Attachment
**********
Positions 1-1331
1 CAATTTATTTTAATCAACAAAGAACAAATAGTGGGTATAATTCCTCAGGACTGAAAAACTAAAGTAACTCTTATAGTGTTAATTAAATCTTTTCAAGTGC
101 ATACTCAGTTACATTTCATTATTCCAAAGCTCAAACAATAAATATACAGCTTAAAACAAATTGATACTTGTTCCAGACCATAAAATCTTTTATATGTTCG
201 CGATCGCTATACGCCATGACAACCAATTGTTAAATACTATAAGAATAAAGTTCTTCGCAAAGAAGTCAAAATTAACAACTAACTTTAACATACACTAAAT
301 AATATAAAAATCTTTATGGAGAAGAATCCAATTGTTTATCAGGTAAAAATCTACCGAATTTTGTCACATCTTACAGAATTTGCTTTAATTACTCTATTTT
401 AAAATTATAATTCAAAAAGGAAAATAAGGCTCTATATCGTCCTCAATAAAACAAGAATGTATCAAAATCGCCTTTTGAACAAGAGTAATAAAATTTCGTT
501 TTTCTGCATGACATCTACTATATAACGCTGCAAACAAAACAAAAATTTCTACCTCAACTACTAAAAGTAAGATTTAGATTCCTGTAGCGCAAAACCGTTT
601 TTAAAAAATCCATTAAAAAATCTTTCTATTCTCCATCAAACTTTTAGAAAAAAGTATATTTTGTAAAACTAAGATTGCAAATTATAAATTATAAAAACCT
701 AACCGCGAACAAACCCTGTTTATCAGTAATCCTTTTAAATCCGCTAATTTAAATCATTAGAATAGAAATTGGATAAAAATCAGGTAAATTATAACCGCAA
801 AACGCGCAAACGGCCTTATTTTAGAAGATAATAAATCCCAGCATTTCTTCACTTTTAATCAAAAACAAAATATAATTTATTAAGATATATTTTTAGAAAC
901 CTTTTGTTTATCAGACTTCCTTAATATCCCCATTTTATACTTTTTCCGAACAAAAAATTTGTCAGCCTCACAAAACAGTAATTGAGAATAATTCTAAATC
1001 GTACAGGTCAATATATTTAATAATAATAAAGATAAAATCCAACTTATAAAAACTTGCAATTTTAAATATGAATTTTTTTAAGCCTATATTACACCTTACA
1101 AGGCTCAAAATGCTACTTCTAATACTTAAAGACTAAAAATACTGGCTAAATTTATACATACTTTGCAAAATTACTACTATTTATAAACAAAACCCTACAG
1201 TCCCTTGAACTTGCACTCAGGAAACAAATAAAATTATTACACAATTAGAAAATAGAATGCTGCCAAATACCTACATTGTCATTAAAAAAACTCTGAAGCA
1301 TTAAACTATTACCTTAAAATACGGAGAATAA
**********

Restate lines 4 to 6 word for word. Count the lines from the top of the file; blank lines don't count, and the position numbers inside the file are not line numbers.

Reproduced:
201 CGATCGCTATACGCCATGACAACCAATTGTTAAATACTATAAGAATAAAGTTCTTCGCAAAGAAGTCAAAATTAACAACTAACTTTAACATACACTAAAT
301 AATATAAAAATCTTTATGGAGAAGAATCCAATTGTTTATCAGGTAAAAATCTACCGAATTTTGTCACATCTTACAGAATTTGCTTTAATTACTCTATTTT
401 AAAATTATAATTCAAAAAGGAAAATAAGGCTCTATATCGTCCTCAATAAAACAAGAATGTATCAAAATCGCCTTTTGAACAAGAGTAATAAAATTTCGTT